While the worldwide pandemic may have brought attention to the role pollutants play in the transmission of airborne viruses, we still confront an indoor air safety and health problem for which there is no cure, only prevention – indoor air pollution.
For decades, poor indoor air quality has been a problem in the workplace, posing a variety of health concerns. Office air that is constantly recycled and filled with particles, germs, and hazardous gases has been shown to impact mood, productivity, and job performance. Here’s how you can guarantee that your workplace’s indoor air quality is maintained.
1. Avoid inducing respiratory problems.
It is in the best interests of the company to limit employee exposure to anything that might endanger their respiratory system. Tobacco smoke and dust from sweeping or vacuuming might aggravate underlying respiratory or allergy problems. Emissions from old materials, and furnishings can account for up to 30% of total volatile organic compounds (VOCs), aggravating allergies and respiratory problems in office employees and contributing to Sick Building Syndrome (SBS).
2. Keep things tidy.
You can prevent the build-up of allergens and bioaerosols from coughing, speaking, or sneezing that contaminate surfaces and cause disease by keeping surfaces clean. To keep dust and bacteria at bay, wipe down desks and communal surfaces with a wet cloth on a regular basis. Offices with carpets, which can emit aldehydes and volatile organic compounds (VOCs), might worsen respiratory problems and reduce productivity. To guarantee allergens and dust are effectively eliminated, clean carpets twice a week using a vacuum with a HEPA filter.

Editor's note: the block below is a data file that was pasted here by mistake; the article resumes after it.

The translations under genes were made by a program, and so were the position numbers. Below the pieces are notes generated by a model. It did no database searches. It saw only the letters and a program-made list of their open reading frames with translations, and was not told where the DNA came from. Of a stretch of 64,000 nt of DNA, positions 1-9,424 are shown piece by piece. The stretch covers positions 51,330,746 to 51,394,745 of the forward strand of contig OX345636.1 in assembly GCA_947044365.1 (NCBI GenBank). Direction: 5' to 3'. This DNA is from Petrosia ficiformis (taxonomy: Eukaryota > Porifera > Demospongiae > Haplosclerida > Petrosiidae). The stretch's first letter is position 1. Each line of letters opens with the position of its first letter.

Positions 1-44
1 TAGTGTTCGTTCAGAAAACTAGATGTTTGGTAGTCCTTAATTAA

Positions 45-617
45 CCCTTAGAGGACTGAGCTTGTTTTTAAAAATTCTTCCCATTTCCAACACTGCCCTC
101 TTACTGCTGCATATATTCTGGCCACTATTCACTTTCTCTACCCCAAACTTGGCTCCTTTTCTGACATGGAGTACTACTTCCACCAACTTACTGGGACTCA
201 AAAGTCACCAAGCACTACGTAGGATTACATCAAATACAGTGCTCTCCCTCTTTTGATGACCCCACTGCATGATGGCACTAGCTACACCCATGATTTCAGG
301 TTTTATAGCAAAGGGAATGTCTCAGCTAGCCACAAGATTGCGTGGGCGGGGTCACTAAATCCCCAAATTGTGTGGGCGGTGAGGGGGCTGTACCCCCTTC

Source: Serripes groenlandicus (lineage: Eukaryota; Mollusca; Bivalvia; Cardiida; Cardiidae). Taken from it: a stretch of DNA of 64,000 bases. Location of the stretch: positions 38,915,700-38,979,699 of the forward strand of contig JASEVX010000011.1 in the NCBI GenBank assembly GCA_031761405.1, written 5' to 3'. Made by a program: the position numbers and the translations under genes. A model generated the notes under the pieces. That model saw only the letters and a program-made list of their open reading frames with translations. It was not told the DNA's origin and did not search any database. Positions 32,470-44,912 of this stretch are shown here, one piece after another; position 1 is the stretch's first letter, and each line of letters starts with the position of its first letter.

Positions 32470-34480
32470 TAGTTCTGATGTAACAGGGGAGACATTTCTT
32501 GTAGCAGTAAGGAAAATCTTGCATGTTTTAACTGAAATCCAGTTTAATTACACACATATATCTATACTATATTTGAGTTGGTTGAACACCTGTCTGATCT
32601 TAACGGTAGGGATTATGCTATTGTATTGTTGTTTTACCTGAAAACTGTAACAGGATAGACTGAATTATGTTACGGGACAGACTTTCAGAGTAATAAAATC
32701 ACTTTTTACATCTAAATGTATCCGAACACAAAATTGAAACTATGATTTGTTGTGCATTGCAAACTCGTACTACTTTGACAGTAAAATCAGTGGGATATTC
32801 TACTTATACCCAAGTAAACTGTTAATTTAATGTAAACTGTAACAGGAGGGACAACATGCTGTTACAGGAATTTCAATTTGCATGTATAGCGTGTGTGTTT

3. Separate your office equipment.
Indoor air pollutants such as particulate matter, volatile organic compounds (VOCs), and ozone are all linked to SBS symptoms such as fatigue, headaches, and a tight chest5. Printers, photocopiers, and all-in-one office machines are known to emit indoor air pollutants such as particulate matter, VOCs, and ozone, which are all linked to SBS symptoms such as fatigue, headaches, and a tight chest. Boost ventilation to enhance circulation and increase hourly room air exchanges, and keep machinery separate from workers in its own room or designated area if practical.
4. Colds and flu should not be taken lightly.
Because of the increased possibility for contact between healthy and ill people in shared workplace spaces, viral infections spread quickly through contact with infected persons or contaminated objects. According to studies, employees who work in open-plan workplaces with more than six people miss 62 percent more days. Businesses can minimize the likelihood of illness-related absenteeism by creating a good work culture and implementing sick leave rules that safeguard employees’ health and safety while also reducing “presenteeism” (the phenomena in which unwell employees still come to work).
5. Take into account indoor air quality technologies.
Inside, harmful quantities of indoor air pollution can enter through old HVAC systems, which can produce VOCs and harbour fungus colonies.
8 Other indoor pollutants, such as carbon monoxide, nitrogen dioxide, and ultrafine particulate matter, can have greater negative long-term impacts on productivity and health. To safeguard employees’ physical health as well as their performance, comfort, and quality of life, treating the air requires specialist technology capable of sustaining high levels of indoor air quality at work.
As the hazards of indoor air pollution become more widely recognized, the day will come when the quality of indoor air in workplaces and workstations will be formally controlled. Businesses, on the other hand, may now get ahead of the competition by investing in indoor air safety technologies. Employees will feel confident that their health and welfare is respected if the company openly commits to clean air and provides a safe working environment, and the company will have an obvious advantage when recruiting fresh talent.